Writers Comment on Teen Travel Blogs

Christine Anderson’s essay “Beautiful Nepal” was the Second Place Winner of FTF’s 2009 Teen Travel Writing Scholarship, the first time that a poetic, stream-of-consciousness style of writing made it to the winners’ round.  After it was selected by professionals from the Society of American Travel Writers, they asked the judging team to share their comments about her work with all aspiring professional writers.

This is what some of these esteemed judges had to say about Christine’s work.

Comments from Michael Verdon, Editor, Boating World Magazine:

“Hi Christine, Great job on the story and congrats for second place. I pushed hard for the story and think the other judges, after their initial hesitation about the untraditional style and grammatical choices, came over to the sheer strength of the writing. It worked for me because you brought yourself into the situation without any sentimentality and very strong observations. I think leaving off the last paragraph would’ve made it stronger, but it worked very well nonetheless. Great job.”

From Annette Thompson, Associate Travel Editor, Southern Living:

“I was disarmed by the seeming lack of structure to the essay, the effective use of fragments. At first it turned me off, but when I read ‘I recently saw a dead woman lying on the sidewalk, and it’s really really hard to find good spaghetti’ in the same breath, I realized you were placing images artfully, the profound and mundane. Good job.”

Comments from Kit Bernardi, Freelance Travel Writer: “While this essay defies many standard writing rules with frequent fragments, no paragraph breaks, no transitions, etc. and reads more like a blog or diary entry in a stream of consciousness style, it still is good travel writing.

You replicate the bombarded sensory experience of Nepal with strong details and jolting, honest observations ranging from ‘fat white tourists’ and Americans’ ignorance about world affairs to seeing a dead woman on the sidewalk in the same sentence as expressing annoyance at not finding good spaghetti. And somehow that works…

I would have liked to have known what the wise 93-year-old woman looked like, in sparse words.  I liked the universal territory covered, the expanded reality of time and space readers leap through in this essay from one thought to the next seemingly unrelated thought. The style creates a sense of urgency played out in the second to last paragraph, that should be the essay’s last.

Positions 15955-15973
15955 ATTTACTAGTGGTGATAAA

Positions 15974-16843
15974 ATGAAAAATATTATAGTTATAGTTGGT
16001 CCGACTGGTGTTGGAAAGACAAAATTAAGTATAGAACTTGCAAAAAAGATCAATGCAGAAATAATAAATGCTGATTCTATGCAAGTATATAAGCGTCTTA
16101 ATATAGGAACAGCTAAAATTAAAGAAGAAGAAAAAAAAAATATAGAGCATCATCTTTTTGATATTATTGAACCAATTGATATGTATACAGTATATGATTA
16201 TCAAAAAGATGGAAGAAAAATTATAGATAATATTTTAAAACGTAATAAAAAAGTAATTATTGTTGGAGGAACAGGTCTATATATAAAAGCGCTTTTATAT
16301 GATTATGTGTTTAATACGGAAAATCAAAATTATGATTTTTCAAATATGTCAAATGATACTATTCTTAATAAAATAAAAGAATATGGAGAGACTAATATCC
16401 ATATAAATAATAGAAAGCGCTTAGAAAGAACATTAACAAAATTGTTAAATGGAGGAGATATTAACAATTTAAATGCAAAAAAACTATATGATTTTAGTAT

And I especially liked the lesson learned summed up in these several rhythmic sentences: ‘So maybe if we were a little bit poorer, we could be a little bit nicer. Our food could be a little bit fresher, and our cows a little bit holier. We could share our homes, and share the wealth. We could change our clothes less often and the world more often. We could complain less, and appreciate more. We could have a little less money and be just a little bit richer.’

To me, this is where to end the essay with these powerful words. To me, this is a mantra in and of itself for the modern world.  Recommendations:  Translate the mantra ‘Ohm mani padme hom.’ While many readers recognize this as a Buddhist chant, they may not know what it means. And part of travel writing is educating readers. If this is defined it will nicely bookend the story with the mantra-like sentences quoted above. Some editors of publications and some travel web sites will likely require some editing to fit more traditional text publishing rules.

Comments from John Macdonald, Travel Editor Emeritus, Seattle Times:

“A staccato style of quick bits of information is a bit unnerving at first, but then becomes comfortable. No, it becomes fun.

“Short snippets of contrasting observations — sometimes unrelated – surprise: ‘. . . I recently saw a dead woman lying on the sidewalk, and it’s really hard to find good spaghetti.’ ‘If they don’t leave you alone, it is only because they don’t want you to be lonely.’  Rather than feeling sorry for the poor, the writer learned from them: ‘ . . . that those who experience it are often the most compassionate. So maybe if we were a little bit poorer, we could be a little bit nicer.’

“Style is quick, but smooth, perhaps a kind of travel writing that will catch on.”


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